Long-distance air travel became widely practical with the adoption of the Douglas DC-3 by several airlines in the mid-1930s. Earlier airliners were either too small to carry a profitable number of passengers, too costly to maintain, or both. Due to its advanced aerodynamic design and greater passenger capacity, the DC-3 was, at the same time, faster and more productive to operate, cutting costs per passenger-mile and earning more in revenue.
The DC-3 was not the first commercial airplane of all-metal construction, retractable landing gear, and advanced aerodynamics. That was the Boeing 247 of 1933. But the DC-3 was larger, had more powerful engines, and was a direct outgrowth of design work at the Douglas Aircraft Co. on the DC-1 of 1932 and the DC-2 of 1934. These models were successfully developed as the result of a performance specification from the airline, Transcontinental & Western Air (original name of TWA), of which Charles Lindbergh was a technical advisor. A number of airlines, both in the U.S. and overseas, bought the DC-2.
The DC-3 began as a "sleeper" version of the DC-2, called the DST, for "Douglas Sleeper Transport." American Airlines was the instigator. Enlarged and much modified from the DC-2, the DST accommodated 14 passengers in day/night berths patterned after Pullman berths on railroad sleeping cars. (The DC-2 seated 14 in conventional seats.) In 1936, American bought eight DSTs and 12 "day" versions with 21 passenger seats; the latter version became the DC-3.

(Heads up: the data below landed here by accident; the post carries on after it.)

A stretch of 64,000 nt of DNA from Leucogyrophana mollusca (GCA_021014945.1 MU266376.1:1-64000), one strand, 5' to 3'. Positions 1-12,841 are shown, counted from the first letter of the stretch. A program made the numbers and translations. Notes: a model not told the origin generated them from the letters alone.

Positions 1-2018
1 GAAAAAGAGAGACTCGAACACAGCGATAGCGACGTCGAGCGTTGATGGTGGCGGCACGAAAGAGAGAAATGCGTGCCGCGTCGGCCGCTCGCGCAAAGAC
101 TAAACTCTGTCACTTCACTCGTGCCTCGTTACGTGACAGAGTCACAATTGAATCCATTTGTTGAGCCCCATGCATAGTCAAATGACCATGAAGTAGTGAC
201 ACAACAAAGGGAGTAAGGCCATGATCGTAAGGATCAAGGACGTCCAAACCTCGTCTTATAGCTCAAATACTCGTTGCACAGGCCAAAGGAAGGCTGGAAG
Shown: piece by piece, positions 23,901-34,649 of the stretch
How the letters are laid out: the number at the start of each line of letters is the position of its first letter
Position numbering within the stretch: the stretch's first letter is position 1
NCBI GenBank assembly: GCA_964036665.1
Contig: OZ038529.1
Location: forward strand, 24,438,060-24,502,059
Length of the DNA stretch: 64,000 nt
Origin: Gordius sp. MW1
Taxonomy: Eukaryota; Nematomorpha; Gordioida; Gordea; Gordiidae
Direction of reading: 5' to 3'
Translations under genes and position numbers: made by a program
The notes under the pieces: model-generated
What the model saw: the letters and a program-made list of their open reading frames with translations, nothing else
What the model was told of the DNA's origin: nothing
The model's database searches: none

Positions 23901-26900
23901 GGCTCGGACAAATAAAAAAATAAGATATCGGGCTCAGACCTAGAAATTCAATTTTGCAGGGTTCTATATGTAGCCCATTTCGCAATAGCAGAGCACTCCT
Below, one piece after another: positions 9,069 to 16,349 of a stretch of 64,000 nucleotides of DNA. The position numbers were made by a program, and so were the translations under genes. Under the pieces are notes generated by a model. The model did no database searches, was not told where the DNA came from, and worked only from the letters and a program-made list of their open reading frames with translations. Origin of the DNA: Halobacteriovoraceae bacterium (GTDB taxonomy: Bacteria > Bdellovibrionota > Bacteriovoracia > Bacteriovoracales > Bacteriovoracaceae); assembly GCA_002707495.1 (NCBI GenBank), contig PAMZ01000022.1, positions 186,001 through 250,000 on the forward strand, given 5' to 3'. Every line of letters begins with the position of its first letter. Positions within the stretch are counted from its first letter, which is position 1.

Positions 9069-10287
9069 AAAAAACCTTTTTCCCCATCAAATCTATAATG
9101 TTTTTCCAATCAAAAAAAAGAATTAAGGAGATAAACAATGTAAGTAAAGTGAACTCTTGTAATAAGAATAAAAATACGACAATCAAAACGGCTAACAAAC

Compared to the Boeing 247 or the earlier Ford "Tri-Motor," the DC-3's far more stylish lines, comfortable cabin, greater power and range, and economical operation attracted passengers and airline managers alike. TWA and United Air Lines began flying DSTs and DC-3s in 1937. United and Eastern Air Lines bought DC-3s soon thereafter. While the popularity of the DST faded quickly, the 21-seat DC-3 became the workhorse of airlines everywhere on the globe. By early 1942 in the U.S., 80 percent of commercial aircraft on scheduled runs were DC-3s.
In World War II, the DC-3 served the U.S. Army Air Force as the C-47 "Skytrain," flying in every theater of war as the basic air transporter. In the British RAF, which acquired many of them, the plane was called the "Dakota." The C-47 also dropped paratroopers, notably en masse at Normandy in June 1944.
Air travel grew rapidly after 1935, but to keep things in perspective, airlines accounted for just 2 percent of U.S. commercial passenger travel by 1939. Government support - building airports, granting mail contracts - was indispensable to airline economics.
DC-3s flew in scheduled service in the U.S. until the late1950s. A few regional airlines flew them regularly into the mid-1960s.
To learn more about the way airplanes revolutionized travel, visit the Smithsonian's National Air and Space Museum or visit its website, www.nasm.si.edu.